Extensive character customisation seems to be all the rage these days, as developers look for more immersive ways for gamers to interact with their products.

In the early days, simply choosing a pre-set character - assuming you had a choice - was regarded as advanced. Even if you didn't always get the one you wanted (red Valkyrie needs health!) you still had a feeling that the path ahead in the game was initially shaped by choices you got to make yourself. Your affinity with your character carried over to the way you played the game, and even when the title itself was largely rubbish you couldn't help but feel empathy for the collection of pixels you'd partially shaped yourself.

Developers Planet Moon Studios (remember Giants: Citizen Kabuto?) have taken this to the logical limit with Drawn to Life, as you're actually provided with the ability to draw your own likeness from scratch, and use that creation as the lead character in the story. Admittedly, and to bring this concept back down to earth slightly, this title is largely inspired by the DS Drawn to Life series, and as it's moved over to the Wii we're not exactly talking photo-realistic imaging here, but it's a nice touch.

At its heart, Drawn to Life is a platformer. The basic concept is to use the environment as a kind of easel, whilst you negotiate various puzzles by drawing your way out of them. Rolf Harris would be proud. As it turns out, the story behind the game is remarkably comprehensive, especially given the target audience. The basic premise is to guide your character across levels in order to find the mysterious "Artifacts of Power" and rid your home village of an evil shadowy figure that has taken over. There's also a bunch of lore involving shopkeepers, ineffective mayors, secret doors, backwater towns and irrational villagers, however it'd be unfair to reveal Auckland's supercity plans before they're formally announced.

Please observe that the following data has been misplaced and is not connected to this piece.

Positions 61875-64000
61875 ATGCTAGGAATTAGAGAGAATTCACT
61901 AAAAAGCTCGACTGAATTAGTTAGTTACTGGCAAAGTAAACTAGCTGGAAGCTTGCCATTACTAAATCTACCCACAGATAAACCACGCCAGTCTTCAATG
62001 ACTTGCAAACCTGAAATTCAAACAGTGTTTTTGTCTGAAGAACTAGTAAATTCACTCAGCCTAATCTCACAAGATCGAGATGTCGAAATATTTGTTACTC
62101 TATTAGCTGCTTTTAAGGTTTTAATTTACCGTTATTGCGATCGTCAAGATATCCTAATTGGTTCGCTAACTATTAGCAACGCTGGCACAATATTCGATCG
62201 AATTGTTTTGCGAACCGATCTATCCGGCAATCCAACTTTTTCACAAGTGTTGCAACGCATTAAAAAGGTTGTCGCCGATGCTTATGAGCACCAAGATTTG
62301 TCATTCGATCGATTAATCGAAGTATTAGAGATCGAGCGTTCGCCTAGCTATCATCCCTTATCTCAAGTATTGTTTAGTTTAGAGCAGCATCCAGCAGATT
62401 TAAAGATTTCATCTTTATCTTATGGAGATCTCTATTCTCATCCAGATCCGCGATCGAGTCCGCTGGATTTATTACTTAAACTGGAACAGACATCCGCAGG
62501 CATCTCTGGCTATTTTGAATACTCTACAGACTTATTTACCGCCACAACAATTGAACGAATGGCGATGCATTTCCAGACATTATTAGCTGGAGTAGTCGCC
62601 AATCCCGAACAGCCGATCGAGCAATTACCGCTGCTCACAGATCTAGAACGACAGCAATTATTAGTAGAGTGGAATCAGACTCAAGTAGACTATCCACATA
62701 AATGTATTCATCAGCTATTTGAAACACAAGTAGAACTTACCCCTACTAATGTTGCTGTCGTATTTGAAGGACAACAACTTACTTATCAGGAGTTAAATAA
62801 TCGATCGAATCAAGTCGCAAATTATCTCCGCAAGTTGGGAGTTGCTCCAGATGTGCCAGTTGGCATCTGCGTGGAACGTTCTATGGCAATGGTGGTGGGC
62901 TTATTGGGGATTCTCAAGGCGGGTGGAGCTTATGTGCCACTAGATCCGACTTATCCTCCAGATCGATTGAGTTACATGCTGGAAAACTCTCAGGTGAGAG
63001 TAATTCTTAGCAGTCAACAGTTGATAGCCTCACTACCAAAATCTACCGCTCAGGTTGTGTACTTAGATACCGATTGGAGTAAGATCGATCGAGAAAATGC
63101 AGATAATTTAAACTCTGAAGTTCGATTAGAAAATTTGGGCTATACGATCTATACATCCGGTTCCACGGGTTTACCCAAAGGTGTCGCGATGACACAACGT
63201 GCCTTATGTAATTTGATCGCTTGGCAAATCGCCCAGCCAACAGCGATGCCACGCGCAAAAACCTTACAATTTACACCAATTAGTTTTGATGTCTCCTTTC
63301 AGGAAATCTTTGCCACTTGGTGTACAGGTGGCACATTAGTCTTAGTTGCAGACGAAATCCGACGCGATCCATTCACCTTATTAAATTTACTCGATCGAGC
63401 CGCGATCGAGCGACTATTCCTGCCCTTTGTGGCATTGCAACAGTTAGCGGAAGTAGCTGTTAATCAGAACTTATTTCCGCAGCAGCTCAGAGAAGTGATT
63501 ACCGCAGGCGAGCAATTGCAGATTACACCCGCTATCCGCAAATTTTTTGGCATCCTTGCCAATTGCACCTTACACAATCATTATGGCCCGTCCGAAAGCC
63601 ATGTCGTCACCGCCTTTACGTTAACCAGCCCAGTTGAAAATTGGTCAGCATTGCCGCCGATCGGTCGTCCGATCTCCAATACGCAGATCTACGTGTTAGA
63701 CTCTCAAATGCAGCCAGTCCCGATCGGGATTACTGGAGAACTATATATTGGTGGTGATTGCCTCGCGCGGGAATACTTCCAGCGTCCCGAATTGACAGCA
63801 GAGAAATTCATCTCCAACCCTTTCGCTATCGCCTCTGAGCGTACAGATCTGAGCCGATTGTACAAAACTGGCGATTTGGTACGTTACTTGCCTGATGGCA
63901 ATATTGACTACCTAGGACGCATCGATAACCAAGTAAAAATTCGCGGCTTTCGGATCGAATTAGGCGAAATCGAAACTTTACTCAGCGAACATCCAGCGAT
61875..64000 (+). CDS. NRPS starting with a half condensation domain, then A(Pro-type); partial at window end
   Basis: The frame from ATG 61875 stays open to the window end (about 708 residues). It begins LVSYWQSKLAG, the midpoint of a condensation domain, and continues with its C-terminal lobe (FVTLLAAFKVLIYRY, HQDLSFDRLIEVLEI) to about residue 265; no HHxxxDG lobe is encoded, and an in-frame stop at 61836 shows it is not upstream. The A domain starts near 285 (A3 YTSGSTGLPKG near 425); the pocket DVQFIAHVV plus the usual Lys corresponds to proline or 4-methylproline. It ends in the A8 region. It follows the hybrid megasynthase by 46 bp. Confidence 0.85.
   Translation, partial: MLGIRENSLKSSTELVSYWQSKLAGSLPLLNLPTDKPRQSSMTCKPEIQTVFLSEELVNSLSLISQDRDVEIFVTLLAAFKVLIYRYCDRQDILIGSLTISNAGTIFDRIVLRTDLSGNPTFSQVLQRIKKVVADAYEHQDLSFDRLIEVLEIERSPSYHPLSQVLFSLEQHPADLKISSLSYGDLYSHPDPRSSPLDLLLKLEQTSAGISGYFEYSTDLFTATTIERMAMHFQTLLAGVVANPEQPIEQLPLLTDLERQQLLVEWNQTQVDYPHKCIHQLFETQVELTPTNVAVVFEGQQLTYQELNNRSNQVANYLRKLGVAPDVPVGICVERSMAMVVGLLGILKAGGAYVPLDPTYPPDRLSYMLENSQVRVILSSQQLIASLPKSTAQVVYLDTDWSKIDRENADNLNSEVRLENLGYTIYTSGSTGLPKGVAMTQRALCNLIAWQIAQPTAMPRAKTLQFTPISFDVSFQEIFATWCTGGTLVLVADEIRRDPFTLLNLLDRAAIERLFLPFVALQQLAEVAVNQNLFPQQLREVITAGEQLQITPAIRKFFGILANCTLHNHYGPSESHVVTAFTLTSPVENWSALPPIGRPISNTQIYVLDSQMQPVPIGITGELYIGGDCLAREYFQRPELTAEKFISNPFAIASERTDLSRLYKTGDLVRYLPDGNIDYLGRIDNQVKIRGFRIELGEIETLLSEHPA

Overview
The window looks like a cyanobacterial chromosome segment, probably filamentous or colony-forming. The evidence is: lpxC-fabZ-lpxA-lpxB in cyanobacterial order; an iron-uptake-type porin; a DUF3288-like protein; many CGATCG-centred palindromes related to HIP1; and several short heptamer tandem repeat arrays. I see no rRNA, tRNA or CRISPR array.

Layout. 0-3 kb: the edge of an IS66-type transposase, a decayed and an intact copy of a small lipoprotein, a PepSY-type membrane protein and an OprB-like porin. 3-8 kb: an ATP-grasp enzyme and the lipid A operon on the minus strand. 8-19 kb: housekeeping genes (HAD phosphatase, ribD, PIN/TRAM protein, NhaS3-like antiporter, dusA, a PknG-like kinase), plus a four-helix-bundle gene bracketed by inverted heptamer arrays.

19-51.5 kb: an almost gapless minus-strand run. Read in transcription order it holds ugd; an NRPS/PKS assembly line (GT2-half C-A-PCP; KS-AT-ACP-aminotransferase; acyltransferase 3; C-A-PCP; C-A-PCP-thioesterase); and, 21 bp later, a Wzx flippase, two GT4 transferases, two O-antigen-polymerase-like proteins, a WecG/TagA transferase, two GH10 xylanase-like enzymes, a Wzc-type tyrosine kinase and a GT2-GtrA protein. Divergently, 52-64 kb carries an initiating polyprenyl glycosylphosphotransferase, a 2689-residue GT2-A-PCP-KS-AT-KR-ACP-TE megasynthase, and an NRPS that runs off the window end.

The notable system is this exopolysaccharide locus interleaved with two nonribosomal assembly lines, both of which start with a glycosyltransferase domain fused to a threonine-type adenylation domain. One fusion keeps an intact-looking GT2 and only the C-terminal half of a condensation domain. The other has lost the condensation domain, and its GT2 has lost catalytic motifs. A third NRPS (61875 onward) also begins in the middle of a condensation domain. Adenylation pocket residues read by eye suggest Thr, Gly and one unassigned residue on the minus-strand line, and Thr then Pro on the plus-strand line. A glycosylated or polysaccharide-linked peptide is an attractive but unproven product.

Navigation is made simple by the Wii remote and nunchuck, and in many respects you could be forgiven for assuming initially that the entire game consists of leaping about from hill to cloud whilst picking up gold coins. After all, it's a Nintendo. What is different however is that various environmental objects can be crafted as you come across them. Initially they'll appear as black boxes, almost as if the game is still under development and someone hasn't finished working on the appropriate item yet. By moving closer and accepting a prompt, you can actually draw the object yourself, which is then populated to the world.

We've been told there are over 100 unique items throughout the finished game, however as the code we played was pretty early, our options were limited to the likes of flowers, lift platforms and objects such as bees swarming around their nests.

The puzzles themselves rely on physics-based solutions. You may need to bridge a gap that you otherwise can't double-jump over, and in order to do this you'll need to think outside the square. Or, as it happens, in the square that is helpfully drawn on the screen. By selecting this square and using the Wii remote as a kind of wand, you can draw solid objects that are then dropped into the environment to assist you to get to the other side, providing your paint doesn't run out. Another puzzle we witnessed involved avoiding a large ape by drawing a boulder to knock him out of the way. Each item, once created, can also be destroyed at your own request should it fail to perform the task intended.

You'll also come across various critters that will attempt to hinder your progress through the game, such as bats, worms, and the aforementioned ape, many of which can be punched or jumped on to remove the imminent danger.

Drawn to Life for the Wii looks to stretch the possibilities of the previously DS-only franchise, and move it on to the big screen, so the entire family can join in. Although we didn't get to see it, it will ship with a multiplayer mode where you'll be able to draw your team members and equipment to compete against others in minigames such as soccer, hockey and basketball, so we're looking forward to viewing the progress in this area prior to the expected October launch.

As a Wii owner, there's going to be a bunch of titles vying for your attention over the next three or four months, however it's unlikely many will have this kind of mix of creativity tied up with action platforming - the latter being all but compulsory in order to hold the attention of younger gamers. We'll be watching this one closely.